Dealing with those pesky snails and other pests in the vegetable garden
You may never get rid of all those pests that munch away at your hard-grown vegetables, but there are a few measures you can take to limit the damage they can cause. The key to keeping insect pests and diseases away from your vegetables is to make sure you grow strong healthy plants that have access to sufficient water and nutrients. Weedy plants are much more susceptible to diseases. However, if you do find you need to take more drastic measures then there is no real need to use pesticides, there are a number of organic methods you can try.
Slugs and snails
These two are probably one of the biggest problems for any gardener, but especially the vegetable gardener. They can consume a whole batch of young vegetable plants over night. Slug pellets are an obvious method of attack for dealing with slugs and snails, but they are not organic and can be harmful to other wildlife. Aluminium sulphate powder is a good alternative. Unreliable methods such as beer traps and coffee grains can be made more effective when combined with human intervention - nothing really beats an hour or so in the evening walking round your patch removing slugs and snails as they emerge to feed. You can also reduce their numbers by removing any obstacles they may use to hide in or under during the day.
You can give your vegetable garden a head start against insect pests by choosing varieties that are resistant to attacks, such as fly-resistant carrots. You can also try and prevent insects from attacking by providing protection in the form of mesh or barriers. Mesh or fleece is particularly effective against carrot fly and cabbage white butterfly, but make sure your mesh has the correct sized holes small enough to deter the pest you want to prevent. Other larger insect pests like caterpillars can be easily removed by hand.
A good alternative to pesticides for getting rid of really problem pests such as black fly on runner beans is a mixture of soap and water sprayed directly on to the plant. This method does not harm more helpful insects like bees. You can also try planting companion plants known to have some success in deterring insect pests. The strong fragrance of marigolds for instance is believed to protect vegetables from most insect pests.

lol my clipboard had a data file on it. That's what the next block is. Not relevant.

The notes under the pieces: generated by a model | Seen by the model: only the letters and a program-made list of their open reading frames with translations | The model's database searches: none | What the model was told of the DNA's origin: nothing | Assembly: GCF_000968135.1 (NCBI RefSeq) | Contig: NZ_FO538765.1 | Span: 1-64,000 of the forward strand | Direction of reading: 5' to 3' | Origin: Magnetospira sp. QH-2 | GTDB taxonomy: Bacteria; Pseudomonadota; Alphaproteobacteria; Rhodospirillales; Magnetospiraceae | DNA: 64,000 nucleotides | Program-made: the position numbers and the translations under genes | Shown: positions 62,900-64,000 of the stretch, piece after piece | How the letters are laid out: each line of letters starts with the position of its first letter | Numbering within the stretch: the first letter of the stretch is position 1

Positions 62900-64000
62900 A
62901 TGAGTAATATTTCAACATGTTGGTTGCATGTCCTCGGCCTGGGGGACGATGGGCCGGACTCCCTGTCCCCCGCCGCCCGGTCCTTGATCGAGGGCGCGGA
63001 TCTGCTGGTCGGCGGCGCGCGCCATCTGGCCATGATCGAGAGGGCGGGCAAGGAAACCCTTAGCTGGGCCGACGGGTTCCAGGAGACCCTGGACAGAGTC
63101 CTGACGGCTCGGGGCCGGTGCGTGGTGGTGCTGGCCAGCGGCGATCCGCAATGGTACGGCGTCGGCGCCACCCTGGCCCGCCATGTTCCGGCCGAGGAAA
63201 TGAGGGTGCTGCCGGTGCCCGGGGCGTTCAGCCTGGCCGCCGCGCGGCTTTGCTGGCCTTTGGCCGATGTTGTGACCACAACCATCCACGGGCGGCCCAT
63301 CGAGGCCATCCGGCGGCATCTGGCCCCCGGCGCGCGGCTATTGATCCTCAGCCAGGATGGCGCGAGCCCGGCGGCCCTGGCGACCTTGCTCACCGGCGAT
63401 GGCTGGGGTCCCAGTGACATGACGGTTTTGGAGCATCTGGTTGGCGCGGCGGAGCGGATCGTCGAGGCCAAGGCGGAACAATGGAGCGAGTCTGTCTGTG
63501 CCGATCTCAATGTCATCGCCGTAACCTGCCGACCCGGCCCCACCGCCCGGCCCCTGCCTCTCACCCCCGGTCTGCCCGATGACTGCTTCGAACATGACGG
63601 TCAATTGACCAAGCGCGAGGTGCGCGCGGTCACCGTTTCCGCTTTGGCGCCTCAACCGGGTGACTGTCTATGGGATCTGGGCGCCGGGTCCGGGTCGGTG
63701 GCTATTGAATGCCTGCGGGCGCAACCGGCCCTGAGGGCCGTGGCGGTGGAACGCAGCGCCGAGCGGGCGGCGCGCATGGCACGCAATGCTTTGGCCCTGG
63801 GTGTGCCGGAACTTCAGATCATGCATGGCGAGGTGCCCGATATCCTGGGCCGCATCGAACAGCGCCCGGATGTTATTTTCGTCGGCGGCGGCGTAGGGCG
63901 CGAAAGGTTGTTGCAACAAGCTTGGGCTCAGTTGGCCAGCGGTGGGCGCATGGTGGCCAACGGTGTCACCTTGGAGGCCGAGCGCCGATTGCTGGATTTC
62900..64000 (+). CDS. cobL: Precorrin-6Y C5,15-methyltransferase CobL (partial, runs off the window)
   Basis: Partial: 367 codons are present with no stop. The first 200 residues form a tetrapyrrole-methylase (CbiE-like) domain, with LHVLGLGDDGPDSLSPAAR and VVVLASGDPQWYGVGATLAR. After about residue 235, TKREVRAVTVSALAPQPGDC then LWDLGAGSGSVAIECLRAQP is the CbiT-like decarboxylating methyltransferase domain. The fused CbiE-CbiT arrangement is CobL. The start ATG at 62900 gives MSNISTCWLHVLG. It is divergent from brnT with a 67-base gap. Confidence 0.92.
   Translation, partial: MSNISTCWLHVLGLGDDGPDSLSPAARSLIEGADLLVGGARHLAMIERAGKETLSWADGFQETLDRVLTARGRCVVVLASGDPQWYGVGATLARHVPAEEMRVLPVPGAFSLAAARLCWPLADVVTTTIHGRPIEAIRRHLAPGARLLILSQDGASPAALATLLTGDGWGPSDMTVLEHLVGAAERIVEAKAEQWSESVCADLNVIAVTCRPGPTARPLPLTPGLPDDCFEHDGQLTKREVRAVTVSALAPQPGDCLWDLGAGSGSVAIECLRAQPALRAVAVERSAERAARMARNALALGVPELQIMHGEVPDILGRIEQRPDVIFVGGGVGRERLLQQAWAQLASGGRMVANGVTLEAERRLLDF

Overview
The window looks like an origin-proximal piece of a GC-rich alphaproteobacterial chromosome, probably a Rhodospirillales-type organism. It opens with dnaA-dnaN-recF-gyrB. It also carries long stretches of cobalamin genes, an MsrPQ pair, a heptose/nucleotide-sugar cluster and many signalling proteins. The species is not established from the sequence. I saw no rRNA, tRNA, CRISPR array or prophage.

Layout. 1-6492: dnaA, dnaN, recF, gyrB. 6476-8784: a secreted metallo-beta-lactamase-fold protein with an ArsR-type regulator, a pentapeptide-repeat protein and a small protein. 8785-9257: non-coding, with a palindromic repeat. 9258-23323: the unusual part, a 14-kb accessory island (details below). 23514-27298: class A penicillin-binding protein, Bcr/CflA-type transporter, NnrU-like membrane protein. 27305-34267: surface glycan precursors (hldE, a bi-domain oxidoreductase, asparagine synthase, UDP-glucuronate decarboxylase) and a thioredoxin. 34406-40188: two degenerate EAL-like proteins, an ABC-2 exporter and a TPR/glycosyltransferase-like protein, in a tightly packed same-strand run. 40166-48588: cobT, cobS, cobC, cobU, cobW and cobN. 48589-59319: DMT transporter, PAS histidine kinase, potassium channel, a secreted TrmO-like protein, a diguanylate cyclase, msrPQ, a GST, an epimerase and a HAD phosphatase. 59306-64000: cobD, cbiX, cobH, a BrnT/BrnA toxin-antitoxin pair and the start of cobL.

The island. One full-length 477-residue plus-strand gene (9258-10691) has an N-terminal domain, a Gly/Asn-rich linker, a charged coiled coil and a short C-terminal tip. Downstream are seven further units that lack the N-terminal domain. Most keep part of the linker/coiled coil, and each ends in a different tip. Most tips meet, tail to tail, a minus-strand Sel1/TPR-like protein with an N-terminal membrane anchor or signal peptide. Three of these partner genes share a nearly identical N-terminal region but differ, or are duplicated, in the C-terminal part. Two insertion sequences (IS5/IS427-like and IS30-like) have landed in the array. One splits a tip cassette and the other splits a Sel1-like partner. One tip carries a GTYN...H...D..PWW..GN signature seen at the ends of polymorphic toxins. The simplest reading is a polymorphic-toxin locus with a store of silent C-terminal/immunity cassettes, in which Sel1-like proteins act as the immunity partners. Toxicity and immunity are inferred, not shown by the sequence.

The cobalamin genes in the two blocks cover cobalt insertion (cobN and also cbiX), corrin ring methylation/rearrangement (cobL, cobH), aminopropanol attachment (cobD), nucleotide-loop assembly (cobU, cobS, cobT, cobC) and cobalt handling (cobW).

As I mentioned earlier, growing healthy plants in the right conditions goes a long way to preventing disease. Again, it is a good idea to choose those varieties that have been bred with some resistance to disease, such as potatoes that have a high resistance to blight. Sulphur dust is effective against fungal diseases such as powdery mildew. Some diseases that affect vegetables are dependent upon the weather. Blight for example also affects tomatoes and occurs in warm wet weather during summer. This is a case where it is probably easier to accept defeat rather than try and treat. If you live in an area where this type of weather is common there are varieties you can buy that do have some resistance.
Other things you can do
There are a number of simple tasks you can do to make sure your vegetables remain healthy and have the optimum resistance to pest and disease attacks. Make sure you manage your plot well. Crop rotation helps reduce any threat from disease. Make sure you add plenty of organic matter and fertiliser to your plot each year to maintain the health and nutrient levels of the soil. Keep on top of weeds that will compete with your vegetables for water and nutrients. Make sure your vegetables have plenty of water, particularly in dry weather, and feed your vegetables regularly. This is especially important for vegetables grown in containers which will have more limited access to moisture and nutrients than those grown in the soil.